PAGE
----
White politicians should remember that admitting privilege is not an indictment of their character but a simple fact based on empirical evidence. Addressing this should be seen as an opportunity to work toward a society where one group does not yield power over the other. It is the only way to move forward.
5. Dismissing Resentment From Racial Minorities Won't Fix Problems
Resentment is one of the logical outcomes of marginalization. When you're born into racial inequality, it is virtually impossible to ignore the imbalance that surrounds you. People of color are intimately aware of racial hierarchy in American society.
Dismissing a demographic's legitimate grievance only exacerbates their acrimony, which is why white politicians can resonate much better with people of color if they simply listen.
6. Remember That Racism Isn't Always Blatant
Racism doesn't always manifest in blatant forms like bullets and slurs. It is often silent, insidious, and pervasive for people of color. It can come from friends or colleagues who don't know better. It can be less-spoken-of like the the lifetime wage gaps Asian, Latinas, and African American women face. It's poor form to call poor Americans "entitled" the way former Republican candidate Mitt Romney.
Acknowledging that racism also has a sinister and silent face sheds light on forms of inequality that are less frequently discussed.
7. Admitting Black Lives Matter Shouldn't Be A Problem
#BlackLivesMatter doesn't mean other lives don't. Like people who say "Save The Rainforests" aren't saying "Fuck All Other Types of Forests"— Matt McGorry (@MattMcGorry) July 18, 2015
It's only three words, but it's set America off into a frenzy. "Black Lives Matter" completely exposes the institutional inequality surrounding black American lives. White politicians should not shy away from uttering these three words. They should explain this to other demographics, especially white Americans, in order to have a semblance of a chance at addressing racism.
Don't be like former New York City mayor Rudy Giuliani, who completely missed the point.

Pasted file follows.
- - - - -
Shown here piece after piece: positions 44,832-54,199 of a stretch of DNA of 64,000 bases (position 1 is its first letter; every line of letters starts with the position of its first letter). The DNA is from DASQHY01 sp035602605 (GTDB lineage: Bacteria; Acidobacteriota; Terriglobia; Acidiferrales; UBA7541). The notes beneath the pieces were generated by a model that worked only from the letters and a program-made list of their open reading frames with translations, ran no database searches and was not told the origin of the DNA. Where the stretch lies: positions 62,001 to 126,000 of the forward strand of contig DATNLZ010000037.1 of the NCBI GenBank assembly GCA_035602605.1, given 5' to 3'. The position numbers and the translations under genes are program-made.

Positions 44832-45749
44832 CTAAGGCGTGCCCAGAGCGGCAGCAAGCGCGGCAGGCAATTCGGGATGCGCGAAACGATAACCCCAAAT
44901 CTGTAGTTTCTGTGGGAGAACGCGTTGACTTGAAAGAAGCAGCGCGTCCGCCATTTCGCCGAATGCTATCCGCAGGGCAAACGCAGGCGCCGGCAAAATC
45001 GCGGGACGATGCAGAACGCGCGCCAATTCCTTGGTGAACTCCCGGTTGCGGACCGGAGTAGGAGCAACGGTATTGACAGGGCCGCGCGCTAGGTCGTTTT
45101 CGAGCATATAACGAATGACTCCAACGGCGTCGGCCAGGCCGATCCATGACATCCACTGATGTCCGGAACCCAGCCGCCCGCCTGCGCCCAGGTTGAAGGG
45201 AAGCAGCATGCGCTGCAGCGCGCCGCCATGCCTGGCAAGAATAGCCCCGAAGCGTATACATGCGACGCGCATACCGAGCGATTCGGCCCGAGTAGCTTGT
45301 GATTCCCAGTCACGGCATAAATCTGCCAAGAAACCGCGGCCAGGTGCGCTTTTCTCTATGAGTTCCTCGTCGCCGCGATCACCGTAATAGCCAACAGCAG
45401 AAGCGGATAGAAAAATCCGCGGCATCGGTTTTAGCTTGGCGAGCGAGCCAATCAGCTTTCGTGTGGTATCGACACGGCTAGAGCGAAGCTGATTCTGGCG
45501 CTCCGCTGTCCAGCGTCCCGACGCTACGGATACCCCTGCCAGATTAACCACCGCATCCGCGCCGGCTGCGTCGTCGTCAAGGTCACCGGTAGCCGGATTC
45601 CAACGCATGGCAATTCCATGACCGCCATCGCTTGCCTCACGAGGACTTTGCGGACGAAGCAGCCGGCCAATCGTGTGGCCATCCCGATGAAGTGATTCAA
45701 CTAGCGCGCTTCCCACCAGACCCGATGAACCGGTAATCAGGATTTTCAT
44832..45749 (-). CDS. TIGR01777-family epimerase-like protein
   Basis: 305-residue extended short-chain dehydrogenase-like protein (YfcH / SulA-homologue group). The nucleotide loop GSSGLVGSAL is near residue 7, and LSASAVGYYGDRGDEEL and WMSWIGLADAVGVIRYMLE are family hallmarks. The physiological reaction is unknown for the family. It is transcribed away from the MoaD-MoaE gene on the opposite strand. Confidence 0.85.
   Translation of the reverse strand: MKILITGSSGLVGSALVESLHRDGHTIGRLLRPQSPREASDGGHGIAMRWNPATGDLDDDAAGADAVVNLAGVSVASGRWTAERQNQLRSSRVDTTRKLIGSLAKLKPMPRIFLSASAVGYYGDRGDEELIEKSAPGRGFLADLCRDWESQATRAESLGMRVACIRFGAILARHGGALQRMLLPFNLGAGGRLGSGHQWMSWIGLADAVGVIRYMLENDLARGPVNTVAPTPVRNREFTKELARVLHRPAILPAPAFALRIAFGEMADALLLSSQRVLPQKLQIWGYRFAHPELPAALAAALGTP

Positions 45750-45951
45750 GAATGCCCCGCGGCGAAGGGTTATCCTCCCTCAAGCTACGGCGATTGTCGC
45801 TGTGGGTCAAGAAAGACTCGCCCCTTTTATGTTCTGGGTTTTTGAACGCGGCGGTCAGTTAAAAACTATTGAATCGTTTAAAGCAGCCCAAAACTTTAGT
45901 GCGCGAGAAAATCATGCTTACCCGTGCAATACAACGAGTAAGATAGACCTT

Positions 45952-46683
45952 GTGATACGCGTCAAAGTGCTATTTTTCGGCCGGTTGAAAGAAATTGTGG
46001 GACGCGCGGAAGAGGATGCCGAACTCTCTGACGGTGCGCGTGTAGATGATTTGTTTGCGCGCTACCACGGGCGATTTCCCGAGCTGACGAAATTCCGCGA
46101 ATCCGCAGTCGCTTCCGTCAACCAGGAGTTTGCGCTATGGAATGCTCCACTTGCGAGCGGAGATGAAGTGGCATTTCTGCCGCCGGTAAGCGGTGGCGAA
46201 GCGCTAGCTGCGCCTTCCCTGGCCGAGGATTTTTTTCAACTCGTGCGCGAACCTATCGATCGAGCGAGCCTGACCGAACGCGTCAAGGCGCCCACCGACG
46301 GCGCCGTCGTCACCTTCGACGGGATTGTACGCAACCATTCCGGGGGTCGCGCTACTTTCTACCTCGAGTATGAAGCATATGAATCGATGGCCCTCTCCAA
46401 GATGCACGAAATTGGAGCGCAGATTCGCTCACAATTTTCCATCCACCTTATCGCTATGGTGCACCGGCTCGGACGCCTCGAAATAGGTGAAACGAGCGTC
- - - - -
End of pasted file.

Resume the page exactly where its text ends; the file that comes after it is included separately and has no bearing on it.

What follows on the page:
8. Don't Skirt The Issue Of Race
Remember when Trump was asked about the apparent uptick in anti-Semitism? How he avoided to take the query head-on and still make it about himself was breathtaking. "Number one, I am the least anti-semitic person you've ever seen in your entire life. Number two, racism, the least racist person," he said.
If you are asked about race, especially racial angst, don't skirt the issue. Politicians should feel obligated to directly and coherently address race as it is a reality in the American political landscape. Failing to do so indicates incompetence and dishonesty.
9. Islam Is Not A Race, But It Is Still Racialized
You don't need to be fluent in the philosophical teachings of patron scholar on Orientalism, Edward Said, to know that Islam is not a race but is still racialized. Muslims are viewed through cultural lenses; this means that Islam is not merely a topic of theology in America. White politicians should understand that bigotry against Muslims is a form of cultural racism wherein one group of people is viewed as a threat to western civilization. Understanding this is critical to combatting Islamophobia.
Besides, telling "Islam is not a race" to a Muslim minority in the face of Islamophobia is facetious and contrived.
10. Listen & Organize
In the commotion that is stirring up America right now, it's easy to overlook and forget certain voices. By listening to and organizing with people of color, white politicians have the chance to pick up on unheard ideas and bring marginalized people to the front. It's fairly simple.
These ten things aren't the only things white politicians should remember about people of color. And that's the most crucial part to remember. It's an ongoing conversation on race, power, and identity that won't be leaving America any time soon, so you might as well be part of it.